Emma Stone’s Grandmother Will be Rooting for her Sweetcakes at Tonight’s Oscar

Emma Stone and her brother, Spencer, with grandmother Jean Morgan and her husband Bob about 20 years ago
Emma Stone and her brother, Spencer, with grandmother Jean Morgan and her husband Bob about 20 years ago

When Jean Morgan watches the Academy Awards tonight, she’ll be rooting for Sweetcakes to win the Oscar for actress in a leading role.

To the rest of the world, Sweetcakes is Emma Stone, up for her role in “La La Land.”

Morgan is Stone’s grandmother.

“I always called her Sweetcakes,” says Morgan, who lives at Willow Valley Communities with her husband, Bob. The couple will host a viewing party for all the residents in their building to watch the ceremony, beginning at 8:30 on ABC.

“Nobody else could be called Sweetcakes,” Morgan recalls. “That was her name and only hers. The grand kids all call me Neanie.”

While Morgan is proud of all her grandchildren, she says Emma always had a deep passion for acting .

When she was just 15, Stone told her parents she wanted to move to Hollywood to start her career. Her parents said OK, as long as her mother, Krista (one of Morgan’s three children), went with her.

“You could see the passion in her,” Morgan says. “Between us, Bob and I have 10 grandchildren and I can’t see another one of them leaving home at 15. But she’s so grounded. She can see past the smoke and mirrors of fame.”

And, Morgan says, she’s been an old soul all her life.

“For her 18th birthday, we had a surprise party for her in downtown Phoenix at a silent movie theater,” Morgan says. “We saw a Charlie Chaplin movie. She always liked Chaplin.”

Morgan says her granddaughter, who’s real name is Emily Jean, was always a performer, from day one.

“She was always in your face. She danced, she sang. She was very precocious — extremely precocious,” Morgan says with a laugh. “She performed for us always.”

And her younger brother, Spencer, was part of the action. You couldn’t say no to Emily.

When Stone was 8, her mother, took her to New York to see “Annie.”

“We were living in Reading at the time and she came to see us and performed the whole play for us,” Morgan recalls. “Her seat mate told my daughter Krista she had never seen someone her age be so mesmerized by a show.”

Stone was always watching and learning.

“Theater was her life; she didn’t have time for school, though she’s very bright and always did well. She was homeschooled,” Morgan says. “She was a voracious reader and was either at the theater or losing herself in her books.”

But her granddaughter was always sensible about her chosen career, Morgan says.

Emma Stone, right, with her mother Krista Jean Stone, left, and grandmother, Jean Morgan, center, at a visit to Willow Valley several years ago.
Emma Stone, right, with her mother Krista Jean Stone, left, and grandmother, Jean Morgan, center, at a visit to Willow Valley several years ago.

“I asked her at one time, ‘Will you make it?’ and she said, ‘Probably not. Only 2 percent do.’ She was always grounded. She could take rejection.”

Stone’s career took a while to take off. That is chronicled in “La La Land,” in which her character, an actress named Mia, struggles to get roles and be treated with a little dignity.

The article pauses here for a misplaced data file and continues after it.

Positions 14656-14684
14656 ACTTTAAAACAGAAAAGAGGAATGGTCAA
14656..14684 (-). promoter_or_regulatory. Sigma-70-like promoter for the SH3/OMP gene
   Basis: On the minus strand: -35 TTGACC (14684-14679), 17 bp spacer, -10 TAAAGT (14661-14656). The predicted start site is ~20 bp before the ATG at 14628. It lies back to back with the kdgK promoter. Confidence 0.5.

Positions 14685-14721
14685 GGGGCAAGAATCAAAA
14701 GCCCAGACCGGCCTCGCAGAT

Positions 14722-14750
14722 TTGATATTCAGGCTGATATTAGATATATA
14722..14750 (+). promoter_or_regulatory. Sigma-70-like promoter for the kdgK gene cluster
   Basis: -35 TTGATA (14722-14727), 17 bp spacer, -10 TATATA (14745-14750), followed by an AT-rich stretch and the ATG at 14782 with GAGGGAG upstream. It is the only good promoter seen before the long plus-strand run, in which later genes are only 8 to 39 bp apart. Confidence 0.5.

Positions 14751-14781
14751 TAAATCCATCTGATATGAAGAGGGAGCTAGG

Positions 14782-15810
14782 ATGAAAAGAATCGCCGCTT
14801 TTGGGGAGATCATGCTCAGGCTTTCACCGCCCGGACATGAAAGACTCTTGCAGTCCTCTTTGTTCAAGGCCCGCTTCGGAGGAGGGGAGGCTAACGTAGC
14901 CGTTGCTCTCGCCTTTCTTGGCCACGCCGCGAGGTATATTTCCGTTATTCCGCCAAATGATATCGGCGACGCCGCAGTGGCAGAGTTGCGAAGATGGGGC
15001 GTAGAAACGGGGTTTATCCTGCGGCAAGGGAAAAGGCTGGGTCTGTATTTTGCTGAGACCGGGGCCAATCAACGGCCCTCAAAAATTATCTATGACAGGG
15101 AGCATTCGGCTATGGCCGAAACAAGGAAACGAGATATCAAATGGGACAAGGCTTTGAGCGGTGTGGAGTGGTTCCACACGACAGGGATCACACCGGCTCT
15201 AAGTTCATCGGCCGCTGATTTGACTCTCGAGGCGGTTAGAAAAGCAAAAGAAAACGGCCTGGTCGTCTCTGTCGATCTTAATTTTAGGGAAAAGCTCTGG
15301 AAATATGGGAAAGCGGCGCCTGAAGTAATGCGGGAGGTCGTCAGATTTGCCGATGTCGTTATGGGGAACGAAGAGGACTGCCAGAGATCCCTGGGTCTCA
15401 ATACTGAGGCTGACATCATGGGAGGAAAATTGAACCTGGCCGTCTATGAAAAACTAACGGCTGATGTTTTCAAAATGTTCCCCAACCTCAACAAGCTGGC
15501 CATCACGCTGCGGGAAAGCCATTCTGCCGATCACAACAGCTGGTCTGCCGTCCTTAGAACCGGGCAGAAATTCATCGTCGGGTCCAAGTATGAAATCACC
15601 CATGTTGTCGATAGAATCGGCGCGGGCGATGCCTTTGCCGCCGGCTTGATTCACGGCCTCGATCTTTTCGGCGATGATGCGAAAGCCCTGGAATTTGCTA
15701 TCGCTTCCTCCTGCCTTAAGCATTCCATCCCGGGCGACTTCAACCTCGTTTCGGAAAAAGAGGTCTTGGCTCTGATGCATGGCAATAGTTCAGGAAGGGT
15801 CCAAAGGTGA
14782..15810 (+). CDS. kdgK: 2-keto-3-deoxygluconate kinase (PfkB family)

“A lot of the film parallels her life,” Morgan says. Heart and soul, she really is Mia in ‘La La Land.’ ”

Stone’s big break came in 2010 with “Easy A,” a comedy about a high school innocent who pretends she’s leading a wild life to be more popular in school.

But Stone’s mother was diagnosed with cancer just as work began on the movie. (Six years later, she is cancer-free.)

Stone wanted to be with her mother, but Morgan notes that Krista insisted she stay with the film.

“That was a really tough time,” Morgan says. “She’s very close to her mother and to her brother, Spencer. He’s been her date for all the award shows. ”

It’s been a busy award season for Stone, who has won a Golden Globe, Screen Actors Guild award and a BAFTA (the British Oscars).

Stone earned the role of Mia after director Damien Chazelle saw her perform in “Cabaret” on Broadway.

Stone grew up in Scottsdale, Arizona, and Morgan has lived on the East Coast, including Delaware, North Carolina and Wilmington. Widowed when she was only 49, she had to work.

After her daughter moved to Arizona, Morgan tried to visit as often as she could.

“I’d stay for two weeks or so,” she says. “I had this English teapot, and the children and I would have tea. Then, when Spencer got older, he and Bob would wait on us. We’d go on pretend trips while we were having our tea.”

She also let the young Stone in her makeup.

“I told her she must be responsible and she’d say, ‘Of course Neanie, I will be responsible.’ And, of course, she was.”

Morgan notes that Stone inherited her grandfather’s eyes.

“Nobody else in the family has those eyes,” she says with a smile. “Those are Don Yeager’s eyes.”

She’s been married to her second husband, a Reading native, since 1999.

They’ve lived at Willow Valley for about six years

About four years ago, Stone visited Willow Valley and they held a reception for her. When she visits these days, she stays low key, but Morgan notes with a laugh that everyone knows who she is these days.

And how does Morgan feel about seeing Sweetcakes on the big screen?

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SOURCE: Lancaster Online, by